“This is a good year for melons,” says Jim Malance of Starr Produce in Rio Grande City. “And it's all got to do with supply and demand.” Starr, with 600 acres of honeydew and 400 acres of cantaloupe, is one of the biggest producers in the Rio Grande Valley of Texas.
Last year Mexican producers gave U.S. farmers big competition by flooding the market with cheap melons. “But nobody made money.” So this season both the United States and Mexico planted fewer acres. It follows that the demand would be up this year and farmers would see better returns.
“It's also the best weather for the crop we've had in 15 to 16 years,” says Malance. “Perfect weather kept diseases and insects at a minimum.” Quality and yield are also excellent.
Last year the warm winter made for an early crop — nearly a month earlier than this year — so producers got the jump on California melons; but the competition with Mexico and the Caribbean countries kept the price low. Farmers lost money on the $4 to $6 per carton that melons were bringing in the year 2000.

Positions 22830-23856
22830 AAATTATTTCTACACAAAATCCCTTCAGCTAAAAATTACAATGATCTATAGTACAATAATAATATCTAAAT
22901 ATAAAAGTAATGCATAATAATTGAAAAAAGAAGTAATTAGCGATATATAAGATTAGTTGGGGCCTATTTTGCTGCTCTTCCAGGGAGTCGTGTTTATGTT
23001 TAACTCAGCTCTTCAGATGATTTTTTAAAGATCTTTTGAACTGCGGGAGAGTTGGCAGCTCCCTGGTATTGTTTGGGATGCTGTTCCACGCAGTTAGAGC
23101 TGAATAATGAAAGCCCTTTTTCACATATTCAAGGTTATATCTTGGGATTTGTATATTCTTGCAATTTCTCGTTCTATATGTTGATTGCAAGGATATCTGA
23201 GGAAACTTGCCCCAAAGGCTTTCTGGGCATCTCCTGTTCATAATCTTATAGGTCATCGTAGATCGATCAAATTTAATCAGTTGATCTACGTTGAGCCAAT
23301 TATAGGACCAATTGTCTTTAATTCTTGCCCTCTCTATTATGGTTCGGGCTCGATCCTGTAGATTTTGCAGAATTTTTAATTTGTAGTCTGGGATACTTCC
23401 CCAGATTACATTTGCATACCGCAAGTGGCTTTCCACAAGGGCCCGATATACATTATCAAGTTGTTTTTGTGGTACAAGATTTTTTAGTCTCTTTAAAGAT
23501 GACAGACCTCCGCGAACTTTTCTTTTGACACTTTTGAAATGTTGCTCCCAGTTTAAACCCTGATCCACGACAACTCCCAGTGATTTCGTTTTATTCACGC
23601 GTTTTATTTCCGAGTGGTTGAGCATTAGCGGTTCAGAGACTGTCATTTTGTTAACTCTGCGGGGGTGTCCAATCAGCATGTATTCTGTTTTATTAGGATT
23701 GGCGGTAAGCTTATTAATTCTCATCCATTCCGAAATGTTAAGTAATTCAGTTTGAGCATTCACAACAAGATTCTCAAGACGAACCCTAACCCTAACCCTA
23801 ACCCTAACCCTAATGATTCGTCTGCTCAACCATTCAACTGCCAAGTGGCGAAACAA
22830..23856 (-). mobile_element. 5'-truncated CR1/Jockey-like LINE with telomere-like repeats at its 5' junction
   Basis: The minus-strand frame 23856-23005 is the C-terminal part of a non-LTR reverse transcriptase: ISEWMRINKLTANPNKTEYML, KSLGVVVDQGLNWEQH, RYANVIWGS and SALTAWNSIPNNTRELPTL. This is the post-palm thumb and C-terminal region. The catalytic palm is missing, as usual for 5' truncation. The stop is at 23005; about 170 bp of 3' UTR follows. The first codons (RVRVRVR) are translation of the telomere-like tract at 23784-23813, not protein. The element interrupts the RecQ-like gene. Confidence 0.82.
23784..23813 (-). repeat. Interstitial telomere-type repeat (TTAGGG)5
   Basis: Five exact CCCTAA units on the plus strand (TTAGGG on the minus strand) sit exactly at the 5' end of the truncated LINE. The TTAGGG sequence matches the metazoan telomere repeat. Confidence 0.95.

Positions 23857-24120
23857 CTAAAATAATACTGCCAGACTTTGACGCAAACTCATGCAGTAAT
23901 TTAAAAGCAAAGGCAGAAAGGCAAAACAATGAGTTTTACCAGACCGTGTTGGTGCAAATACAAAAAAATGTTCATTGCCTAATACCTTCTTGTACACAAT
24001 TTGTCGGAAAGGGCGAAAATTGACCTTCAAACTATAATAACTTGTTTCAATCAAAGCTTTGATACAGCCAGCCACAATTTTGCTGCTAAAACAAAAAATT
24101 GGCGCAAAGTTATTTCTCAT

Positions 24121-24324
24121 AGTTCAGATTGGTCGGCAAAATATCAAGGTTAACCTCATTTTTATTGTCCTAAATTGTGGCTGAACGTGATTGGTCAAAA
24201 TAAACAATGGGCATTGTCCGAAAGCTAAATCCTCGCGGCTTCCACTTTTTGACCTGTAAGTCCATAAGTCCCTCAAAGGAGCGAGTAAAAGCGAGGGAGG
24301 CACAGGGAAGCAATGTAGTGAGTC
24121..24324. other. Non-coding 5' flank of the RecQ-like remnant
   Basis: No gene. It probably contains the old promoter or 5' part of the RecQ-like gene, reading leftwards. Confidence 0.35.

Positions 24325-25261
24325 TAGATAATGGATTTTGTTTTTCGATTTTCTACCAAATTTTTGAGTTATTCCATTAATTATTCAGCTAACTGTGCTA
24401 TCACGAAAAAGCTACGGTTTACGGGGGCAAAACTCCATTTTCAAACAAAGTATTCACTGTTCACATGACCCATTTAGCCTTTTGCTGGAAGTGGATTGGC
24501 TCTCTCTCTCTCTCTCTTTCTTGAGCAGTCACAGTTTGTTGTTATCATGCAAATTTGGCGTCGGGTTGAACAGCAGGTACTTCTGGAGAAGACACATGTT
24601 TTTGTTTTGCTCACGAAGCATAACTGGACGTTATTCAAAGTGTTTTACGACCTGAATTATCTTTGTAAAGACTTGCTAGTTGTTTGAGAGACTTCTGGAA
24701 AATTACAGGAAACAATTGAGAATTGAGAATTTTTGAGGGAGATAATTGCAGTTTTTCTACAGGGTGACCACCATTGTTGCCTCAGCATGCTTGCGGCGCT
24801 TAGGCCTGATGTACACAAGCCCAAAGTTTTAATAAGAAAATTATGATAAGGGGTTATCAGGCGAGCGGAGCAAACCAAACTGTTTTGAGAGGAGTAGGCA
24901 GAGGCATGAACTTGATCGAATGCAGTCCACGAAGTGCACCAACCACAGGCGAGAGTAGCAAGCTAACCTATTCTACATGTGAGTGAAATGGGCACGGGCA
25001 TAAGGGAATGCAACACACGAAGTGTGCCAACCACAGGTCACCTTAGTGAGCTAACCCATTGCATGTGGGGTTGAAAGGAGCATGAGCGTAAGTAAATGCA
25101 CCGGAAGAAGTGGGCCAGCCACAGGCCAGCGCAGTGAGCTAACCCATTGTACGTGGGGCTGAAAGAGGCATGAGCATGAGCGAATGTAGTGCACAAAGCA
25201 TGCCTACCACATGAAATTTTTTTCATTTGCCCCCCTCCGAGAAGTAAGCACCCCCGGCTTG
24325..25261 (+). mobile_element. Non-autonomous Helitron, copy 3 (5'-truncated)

Earlier this season — before California melons came on the market — cantaloupe was bringing $10 to $12 per carton and honeydew $6 to $8, a significant improvement over last year, offering farmers a chance to make money on their crop. But by the third week in May, California melons, which were also late, came in, competing with Valley melons in the market.
The price went down to $8 to $10 for honeydew and $7 to $11 for cantaloupe.
If the price holds throughout harvest, farmers should still make money.